Inca Trail takeaways 2

This is a continuation of our application of lessons learned while hiking the Inca Trail in Peru.

By Jessica Whitter Hanson and Rick Whitter

Trekking poles are essential. Trekking poles are like ski poles. They assist with balance, they keep you stable and they supply support while going up and down the hills which takes pressure off of your joints. Prior to the hike, we debated even bothering with trekking poles. Thankfully, a couple of more experienced hikers advised us to make the investment. What an absolute lifesaver! We used the poles 90% of the time we were on the trail.

What I got out of this: Some things we think were optional, aren’t. If we don’t take them along, we won’t finish the trek of life. You’d better know what those things are and take them along.

The porters make it happen.
We signed on with a trekking guide company for our trip. You can’t even hike the Inca Trail without a licensed guide, for obvious reasons. The men who were responsible for carrying our cooking equipment, food and extra gear were amazing. They sometimes literally ran the trail ahead of us to set up camp prior to our arrival. They were quietm, unassuming guys but they made the trip so much better.

I was reminded of a few things from these hard working men: it’s not the glamour people, not those who demand or require a lot of attention. It’s not those who work for the applause of the people. The ones who make it happen are those who throw the load on their back and do the job. When no one is looking, when nobody is clapping, they go about the business of making the world work. They don’t complain, they just do it. Here’s to the “porters” of the world. God bless you!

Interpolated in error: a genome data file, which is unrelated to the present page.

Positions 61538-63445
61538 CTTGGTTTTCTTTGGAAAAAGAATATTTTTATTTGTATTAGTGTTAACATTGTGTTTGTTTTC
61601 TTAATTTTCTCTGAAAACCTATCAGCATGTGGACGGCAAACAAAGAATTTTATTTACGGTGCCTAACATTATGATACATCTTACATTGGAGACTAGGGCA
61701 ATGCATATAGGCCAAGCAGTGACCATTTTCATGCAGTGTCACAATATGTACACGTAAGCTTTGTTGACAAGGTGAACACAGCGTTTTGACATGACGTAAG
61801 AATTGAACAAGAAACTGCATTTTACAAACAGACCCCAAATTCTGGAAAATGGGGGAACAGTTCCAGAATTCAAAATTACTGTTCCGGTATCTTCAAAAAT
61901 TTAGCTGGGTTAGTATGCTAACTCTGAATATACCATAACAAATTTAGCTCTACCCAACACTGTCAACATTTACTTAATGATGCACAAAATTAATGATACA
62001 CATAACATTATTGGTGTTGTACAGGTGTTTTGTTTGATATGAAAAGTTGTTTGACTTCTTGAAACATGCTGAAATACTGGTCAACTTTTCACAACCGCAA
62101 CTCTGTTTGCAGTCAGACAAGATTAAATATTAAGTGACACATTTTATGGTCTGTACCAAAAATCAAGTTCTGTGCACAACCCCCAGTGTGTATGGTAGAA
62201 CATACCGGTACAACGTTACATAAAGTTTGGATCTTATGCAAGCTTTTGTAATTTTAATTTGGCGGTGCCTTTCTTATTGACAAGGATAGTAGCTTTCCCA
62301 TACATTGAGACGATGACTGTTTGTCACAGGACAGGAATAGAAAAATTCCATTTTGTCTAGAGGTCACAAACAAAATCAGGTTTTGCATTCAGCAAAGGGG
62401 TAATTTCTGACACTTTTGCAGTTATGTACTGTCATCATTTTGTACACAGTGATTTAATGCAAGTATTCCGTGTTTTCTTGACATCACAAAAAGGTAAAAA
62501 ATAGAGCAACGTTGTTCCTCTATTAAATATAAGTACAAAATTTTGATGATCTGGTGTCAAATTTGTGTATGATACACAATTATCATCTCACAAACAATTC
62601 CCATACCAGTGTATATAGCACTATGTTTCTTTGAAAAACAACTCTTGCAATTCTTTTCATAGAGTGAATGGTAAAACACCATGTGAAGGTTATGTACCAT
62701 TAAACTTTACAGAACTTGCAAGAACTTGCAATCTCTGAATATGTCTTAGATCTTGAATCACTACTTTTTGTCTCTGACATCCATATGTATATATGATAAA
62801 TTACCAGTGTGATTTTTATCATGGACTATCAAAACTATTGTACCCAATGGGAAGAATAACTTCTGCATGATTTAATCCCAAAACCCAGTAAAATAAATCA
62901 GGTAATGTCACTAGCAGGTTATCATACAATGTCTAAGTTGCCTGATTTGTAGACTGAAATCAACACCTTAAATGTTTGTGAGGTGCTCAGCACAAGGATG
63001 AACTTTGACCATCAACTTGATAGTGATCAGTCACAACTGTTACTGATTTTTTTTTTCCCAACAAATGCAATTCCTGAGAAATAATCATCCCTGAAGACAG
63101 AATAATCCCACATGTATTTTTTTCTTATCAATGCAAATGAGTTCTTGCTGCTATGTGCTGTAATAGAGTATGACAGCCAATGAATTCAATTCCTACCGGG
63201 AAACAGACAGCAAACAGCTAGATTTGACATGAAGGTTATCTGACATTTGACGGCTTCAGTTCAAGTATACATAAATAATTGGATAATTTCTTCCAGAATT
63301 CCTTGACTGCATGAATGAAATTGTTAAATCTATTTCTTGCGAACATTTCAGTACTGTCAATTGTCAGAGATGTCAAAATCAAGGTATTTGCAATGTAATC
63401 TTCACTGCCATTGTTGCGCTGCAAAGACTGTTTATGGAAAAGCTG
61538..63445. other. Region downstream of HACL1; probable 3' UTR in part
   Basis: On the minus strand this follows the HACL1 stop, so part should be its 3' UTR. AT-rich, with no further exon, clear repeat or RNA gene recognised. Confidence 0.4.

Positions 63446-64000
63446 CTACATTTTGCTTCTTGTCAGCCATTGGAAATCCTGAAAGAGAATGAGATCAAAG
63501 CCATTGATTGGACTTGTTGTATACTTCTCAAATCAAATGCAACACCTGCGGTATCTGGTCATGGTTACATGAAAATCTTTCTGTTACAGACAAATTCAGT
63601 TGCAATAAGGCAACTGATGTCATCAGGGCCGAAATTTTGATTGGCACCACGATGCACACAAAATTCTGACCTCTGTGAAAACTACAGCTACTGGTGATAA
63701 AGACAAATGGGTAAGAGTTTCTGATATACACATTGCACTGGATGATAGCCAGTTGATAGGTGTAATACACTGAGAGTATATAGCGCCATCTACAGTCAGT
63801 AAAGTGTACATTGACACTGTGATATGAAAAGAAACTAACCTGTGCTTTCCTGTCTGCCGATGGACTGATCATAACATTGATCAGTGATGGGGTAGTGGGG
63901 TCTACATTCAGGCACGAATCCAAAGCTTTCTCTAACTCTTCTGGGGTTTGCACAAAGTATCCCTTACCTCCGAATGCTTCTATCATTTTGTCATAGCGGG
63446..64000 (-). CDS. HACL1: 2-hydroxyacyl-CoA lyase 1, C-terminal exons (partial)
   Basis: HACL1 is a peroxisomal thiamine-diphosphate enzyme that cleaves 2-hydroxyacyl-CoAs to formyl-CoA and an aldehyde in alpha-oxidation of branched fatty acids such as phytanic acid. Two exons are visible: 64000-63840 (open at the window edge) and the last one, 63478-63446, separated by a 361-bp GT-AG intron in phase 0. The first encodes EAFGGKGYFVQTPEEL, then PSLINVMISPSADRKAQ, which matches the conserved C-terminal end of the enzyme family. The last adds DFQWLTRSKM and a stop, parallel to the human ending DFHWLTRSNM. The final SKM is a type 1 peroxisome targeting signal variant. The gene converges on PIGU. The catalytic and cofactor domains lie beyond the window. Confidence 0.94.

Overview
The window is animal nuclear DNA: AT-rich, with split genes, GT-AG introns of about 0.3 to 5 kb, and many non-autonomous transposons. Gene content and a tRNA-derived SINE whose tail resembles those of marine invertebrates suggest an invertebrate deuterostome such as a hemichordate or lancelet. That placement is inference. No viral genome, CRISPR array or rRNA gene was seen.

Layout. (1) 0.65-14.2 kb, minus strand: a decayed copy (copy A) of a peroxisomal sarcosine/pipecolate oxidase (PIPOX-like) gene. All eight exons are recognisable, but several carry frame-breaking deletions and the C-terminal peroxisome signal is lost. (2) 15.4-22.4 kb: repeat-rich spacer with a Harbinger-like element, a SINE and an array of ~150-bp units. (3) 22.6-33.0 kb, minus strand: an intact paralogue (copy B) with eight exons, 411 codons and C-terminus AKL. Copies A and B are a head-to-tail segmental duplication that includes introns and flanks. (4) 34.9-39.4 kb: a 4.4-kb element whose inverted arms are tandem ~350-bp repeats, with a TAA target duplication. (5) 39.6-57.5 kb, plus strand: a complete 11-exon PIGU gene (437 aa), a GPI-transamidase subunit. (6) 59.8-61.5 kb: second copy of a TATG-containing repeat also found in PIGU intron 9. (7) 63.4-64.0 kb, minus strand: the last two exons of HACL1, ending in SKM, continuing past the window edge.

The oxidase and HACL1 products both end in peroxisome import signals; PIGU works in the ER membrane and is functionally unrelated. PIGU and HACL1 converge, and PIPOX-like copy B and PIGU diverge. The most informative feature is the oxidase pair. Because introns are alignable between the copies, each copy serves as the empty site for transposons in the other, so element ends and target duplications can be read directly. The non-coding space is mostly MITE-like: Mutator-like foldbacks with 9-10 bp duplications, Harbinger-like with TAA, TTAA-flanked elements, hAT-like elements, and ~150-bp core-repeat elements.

Travel light.
Get rid of some crap. My pack weighed somewhere around 35 pounds, more or less depending on how much water I was carrying. Our whole family are over packers. I like to be ready “just in case”. Because of this tendency, our packs got very heavy, especially during descents. The pounding on our knees and hips was substantial on day two, when we ascended and descended Dead Woman’s Pass (at 13,800 ft), I wanted to throw my whole pack off the cliff. It’s not so bad to wear the same clothes for four days or to leave the toiletries at home. Did I really need those chemical cold packs in case of a swollen ankle? Apparently not, I brought them back unused.

Think minimalist in life. We don’t need so many things. For a lighter load and a smoother journey, drop some dead weight.

We are better ascenders than descenders. On the first day of the trek, one of our guides asked us if we prefer going up the mountains or going down them. We thought this was a funny, ridiculous question – we were working so hard to climb up these hills and who in their right mind would prefer ascending instead of descending? On day two, we changed our tune. We spent the first half of the day climbing Dead Woman’s pass to an altitude of 13,800 feet and we thought it would be the hardest hours of the trek. We spent the second half of the day going down the other side of the pass, and found it to actually be more difficult than climbing up the mountain! Going up was hard on our lungs and hearts, but going downhill was hard on our bodies, putting constant pressure on our joints and feet.

Lesson learned: You think that after you’ve reached the summit, you’re home free. But sometimes, the downhill is harder than the uphill. Just because you’ve reached the summit doesn’t mean you can afford to kick back and relax. Be prepared for the challenges of descending.

Come on back in a few days for one more installment of “takeaways”. By the way, I have a ton of pictures from the trip posted on my facebook profile.

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